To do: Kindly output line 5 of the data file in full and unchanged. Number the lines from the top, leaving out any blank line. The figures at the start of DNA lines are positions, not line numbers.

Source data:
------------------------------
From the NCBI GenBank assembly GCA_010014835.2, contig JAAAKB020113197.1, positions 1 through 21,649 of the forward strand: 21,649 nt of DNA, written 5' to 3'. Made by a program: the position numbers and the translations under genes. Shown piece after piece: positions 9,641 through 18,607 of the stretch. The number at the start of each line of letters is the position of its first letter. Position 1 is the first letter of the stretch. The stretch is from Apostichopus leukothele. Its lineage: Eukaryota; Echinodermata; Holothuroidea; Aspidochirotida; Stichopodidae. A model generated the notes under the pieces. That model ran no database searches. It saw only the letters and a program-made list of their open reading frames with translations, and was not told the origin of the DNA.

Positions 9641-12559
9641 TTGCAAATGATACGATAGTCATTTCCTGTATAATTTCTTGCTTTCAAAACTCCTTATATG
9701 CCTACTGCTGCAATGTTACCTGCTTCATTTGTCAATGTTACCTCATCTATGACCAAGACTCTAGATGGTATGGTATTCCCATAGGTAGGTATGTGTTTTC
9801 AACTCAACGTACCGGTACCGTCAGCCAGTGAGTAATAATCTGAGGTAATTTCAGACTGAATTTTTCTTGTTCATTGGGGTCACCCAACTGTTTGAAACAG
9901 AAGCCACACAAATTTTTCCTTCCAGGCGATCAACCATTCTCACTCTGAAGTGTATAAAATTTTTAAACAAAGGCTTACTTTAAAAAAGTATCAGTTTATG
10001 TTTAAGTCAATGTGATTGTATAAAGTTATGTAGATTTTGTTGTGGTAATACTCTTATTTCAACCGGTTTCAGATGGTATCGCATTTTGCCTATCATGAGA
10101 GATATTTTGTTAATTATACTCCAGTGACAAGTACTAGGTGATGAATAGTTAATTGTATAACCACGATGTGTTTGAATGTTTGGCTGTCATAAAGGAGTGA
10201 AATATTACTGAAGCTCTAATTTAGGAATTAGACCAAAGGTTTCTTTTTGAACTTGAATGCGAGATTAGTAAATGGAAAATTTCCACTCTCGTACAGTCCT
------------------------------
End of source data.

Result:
9801 AACTCAACGTACCGGTACCGTCAGCCAGTGAGTAATAATCTGAGGTAATTTCAGACTGAATTTTTCTTGTTCATTGGGGTCACCCAACTGTTTGAAACAG